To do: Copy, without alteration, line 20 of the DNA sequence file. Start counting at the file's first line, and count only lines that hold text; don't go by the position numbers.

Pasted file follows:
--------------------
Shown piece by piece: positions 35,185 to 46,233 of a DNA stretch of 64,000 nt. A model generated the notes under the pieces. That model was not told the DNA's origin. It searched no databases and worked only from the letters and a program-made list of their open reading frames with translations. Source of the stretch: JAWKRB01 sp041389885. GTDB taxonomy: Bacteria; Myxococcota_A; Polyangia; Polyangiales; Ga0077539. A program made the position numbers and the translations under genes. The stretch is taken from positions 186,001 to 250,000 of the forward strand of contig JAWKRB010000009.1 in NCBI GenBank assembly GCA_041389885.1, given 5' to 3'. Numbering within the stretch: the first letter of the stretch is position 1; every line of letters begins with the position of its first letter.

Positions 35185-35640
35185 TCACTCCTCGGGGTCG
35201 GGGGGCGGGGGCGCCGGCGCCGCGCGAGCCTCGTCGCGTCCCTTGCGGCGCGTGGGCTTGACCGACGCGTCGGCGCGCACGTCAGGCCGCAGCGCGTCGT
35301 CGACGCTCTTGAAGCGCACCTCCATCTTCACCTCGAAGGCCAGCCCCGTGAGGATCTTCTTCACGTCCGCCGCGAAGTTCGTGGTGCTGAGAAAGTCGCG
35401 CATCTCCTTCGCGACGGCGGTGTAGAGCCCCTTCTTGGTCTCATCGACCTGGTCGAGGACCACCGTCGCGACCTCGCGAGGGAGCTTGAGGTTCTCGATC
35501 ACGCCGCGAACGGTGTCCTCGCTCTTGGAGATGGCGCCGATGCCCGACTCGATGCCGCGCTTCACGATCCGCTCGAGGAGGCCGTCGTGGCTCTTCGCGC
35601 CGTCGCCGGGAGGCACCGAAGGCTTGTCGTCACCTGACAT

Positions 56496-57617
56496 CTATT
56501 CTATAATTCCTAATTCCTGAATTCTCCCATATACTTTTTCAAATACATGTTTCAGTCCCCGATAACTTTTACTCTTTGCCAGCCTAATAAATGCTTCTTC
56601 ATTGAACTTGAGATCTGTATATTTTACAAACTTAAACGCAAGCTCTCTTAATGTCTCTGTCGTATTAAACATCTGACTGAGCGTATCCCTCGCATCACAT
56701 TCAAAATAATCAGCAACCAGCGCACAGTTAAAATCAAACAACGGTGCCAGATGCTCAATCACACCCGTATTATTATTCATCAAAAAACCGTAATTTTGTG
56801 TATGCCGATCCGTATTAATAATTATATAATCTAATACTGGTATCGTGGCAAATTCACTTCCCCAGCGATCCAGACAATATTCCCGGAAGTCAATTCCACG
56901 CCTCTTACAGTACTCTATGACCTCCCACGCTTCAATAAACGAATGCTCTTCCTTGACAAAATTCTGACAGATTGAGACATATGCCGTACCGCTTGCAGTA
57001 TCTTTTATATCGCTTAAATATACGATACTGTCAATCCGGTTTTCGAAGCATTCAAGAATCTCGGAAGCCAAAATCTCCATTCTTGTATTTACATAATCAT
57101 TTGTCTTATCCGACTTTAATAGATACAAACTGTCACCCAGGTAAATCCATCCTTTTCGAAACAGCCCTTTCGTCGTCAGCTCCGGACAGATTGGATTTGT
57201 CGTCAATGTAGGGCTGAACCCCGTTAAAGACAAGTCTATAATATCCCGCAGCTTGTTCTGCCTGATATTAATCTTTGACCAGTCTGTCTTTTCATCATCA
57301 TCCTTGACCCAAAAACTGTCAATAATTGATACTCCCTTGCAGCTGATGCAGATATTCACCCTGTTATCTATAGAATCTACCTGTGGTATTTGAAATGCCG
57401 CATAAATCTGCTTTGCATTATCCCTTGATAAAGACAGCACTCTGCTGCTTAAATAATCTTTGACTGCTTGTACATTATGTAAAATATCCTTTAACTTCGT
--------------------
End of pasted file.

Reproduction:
57401 CATAAATCTGCTTTGCATTATCCCTTGATAAAGACAGCACTCTGCTGCTTAAATAATCTTTGACTGCTTGTACATTATGTAAAATATCCTTTAACTTCGT